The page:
Like their peers in the toy and garment industries, many sellers of children’s books are just beginning to try to understand how the CPSIA will affect their businesses.

“All of us are totally in the dark,” says Terri Schmitz, owner of the Children’s Book Shop in Brookline. “I can’t make a decision, because I don’t know what the regulations are. We’re all sort of in limbo here.”

Libraries may yet escape unscathed. The CPSIA is changing rapidly as the CPSC scrambles to clarify the confusing lead law before it goes into effect. Thrift stores, consignment shops, and other used-goods stores got a partial reprieve yesterday in a hastily drafted CPSC memo: While resellers still face stiff civil and criminal penalties if they sell lead-contaminated items, used goods will not have to be tested for lead.

In lieu of actual testing, the memo urged resellers to “pay special attention to certain product categories,” like jewelry and painted toys, which are “likely to have lead content.”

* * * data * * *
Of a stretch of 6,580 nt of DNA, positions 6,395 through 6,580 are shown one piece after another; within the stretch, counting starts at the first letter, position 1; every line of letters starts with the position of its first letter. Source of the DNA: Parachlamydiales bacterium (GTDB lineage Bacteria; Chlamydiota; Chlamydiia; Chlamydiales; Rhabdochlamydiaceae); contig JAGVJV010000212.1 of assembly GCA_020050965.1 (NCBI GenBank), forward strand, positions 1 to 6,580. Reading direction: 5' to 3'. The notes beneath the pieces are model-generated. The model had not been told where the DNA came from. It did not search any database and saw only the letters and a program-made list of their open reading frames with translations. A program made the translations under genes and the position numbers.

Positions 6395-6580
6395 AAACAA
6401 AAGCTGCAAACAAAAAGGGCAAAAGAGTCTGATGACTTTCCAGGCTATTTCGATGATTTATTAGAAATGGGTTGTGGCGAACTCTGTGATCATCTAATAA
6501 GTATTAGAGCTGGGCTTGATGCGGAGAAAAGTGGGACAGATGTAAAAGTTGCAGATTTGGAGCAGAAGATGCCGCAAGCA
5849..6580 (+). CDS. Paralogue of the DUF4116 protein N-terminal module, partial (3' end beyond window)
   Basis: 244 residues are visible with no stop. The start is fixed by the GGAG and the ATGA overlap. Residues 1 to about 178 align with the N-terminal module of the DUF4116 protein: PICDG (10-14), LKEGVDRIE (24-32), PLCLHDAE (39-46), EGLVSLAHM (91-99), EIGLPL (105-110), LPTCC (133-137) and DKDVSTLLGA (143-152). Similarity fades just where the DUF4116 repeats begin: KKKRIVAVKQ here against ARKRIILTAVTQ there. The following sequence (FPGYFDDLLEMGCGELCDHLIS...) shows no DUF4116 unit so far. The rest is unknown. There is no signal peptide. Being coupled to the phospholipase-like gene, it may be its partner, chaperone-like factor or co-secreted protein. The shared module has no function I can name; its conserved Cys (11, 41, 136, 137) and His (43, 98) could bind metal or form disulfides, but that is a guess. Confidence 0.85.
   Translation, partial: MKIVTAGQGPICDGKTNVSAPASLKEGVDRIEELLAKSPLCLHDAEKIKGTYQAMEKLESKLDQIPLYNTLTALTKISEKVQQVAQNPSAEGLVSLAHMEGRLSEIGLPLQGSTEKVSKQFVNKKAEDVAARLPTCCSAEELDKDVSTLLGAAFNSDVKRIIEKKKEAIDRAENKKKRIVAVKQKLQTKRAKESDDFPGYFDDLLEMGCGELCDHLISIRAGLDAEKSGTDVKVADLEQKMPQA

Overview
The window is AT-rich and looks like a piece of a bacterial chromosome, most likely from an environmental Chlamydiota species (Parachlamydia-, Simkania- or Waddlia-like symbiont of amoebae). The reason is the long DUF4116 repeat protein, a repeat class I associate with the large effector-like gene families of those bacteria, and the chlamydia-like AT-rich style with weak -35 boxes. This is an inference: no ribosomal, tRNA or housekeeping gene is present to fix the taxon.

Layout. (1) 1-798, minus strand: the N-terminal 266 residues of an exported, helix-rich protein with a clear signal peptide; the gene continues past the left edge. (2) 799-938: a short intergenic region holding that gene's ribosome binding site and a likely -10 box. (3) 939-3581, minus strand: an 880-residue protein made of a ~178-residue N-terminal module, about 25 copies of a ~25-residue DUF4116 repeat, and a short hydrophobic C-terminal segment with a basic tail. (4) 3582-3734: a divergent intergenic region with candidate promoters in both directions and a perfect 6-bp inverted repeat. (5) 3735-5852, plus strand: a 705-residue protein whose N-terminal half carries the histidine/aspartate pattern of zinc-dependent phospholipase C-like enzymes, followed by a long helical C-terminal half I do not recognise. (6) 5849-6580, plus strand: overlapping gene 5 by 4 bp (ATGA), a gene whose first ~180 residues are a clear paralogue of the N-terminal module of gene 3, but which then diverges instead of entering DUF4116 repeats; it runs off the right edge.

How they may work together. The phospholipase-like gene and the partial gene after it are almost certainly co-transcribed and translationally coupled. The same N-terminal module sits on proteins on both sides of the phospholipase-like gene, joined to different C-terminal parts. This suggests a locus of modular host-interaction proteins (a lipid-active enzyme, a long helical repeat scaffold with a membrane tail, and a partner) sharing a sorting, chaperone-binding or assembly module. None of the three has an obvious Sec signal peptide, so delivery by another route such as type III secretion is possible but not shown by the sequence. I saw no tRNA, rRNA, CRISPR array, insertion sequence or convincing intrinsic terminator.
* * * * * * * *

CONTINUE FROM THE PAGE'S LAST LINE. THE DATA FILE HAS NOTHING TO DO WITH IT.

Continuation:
Which prompts the obvious question: If other children’s products aren’t likely to contain lead, why is the CSPC regulating them?

From the sweeping language of the law, it appears Congress left them no choice. The Act covers any “consumer product designed or intended primarily for children 12 years of age and younger.”

“Consider for a minute that a twelve-year-old is a junior high school student,” says Adler. “This is not somebody who is likely to be chewing or sucking on a book.”

Lissa Harris can be reached atlissa.e.harris@gmail.com.

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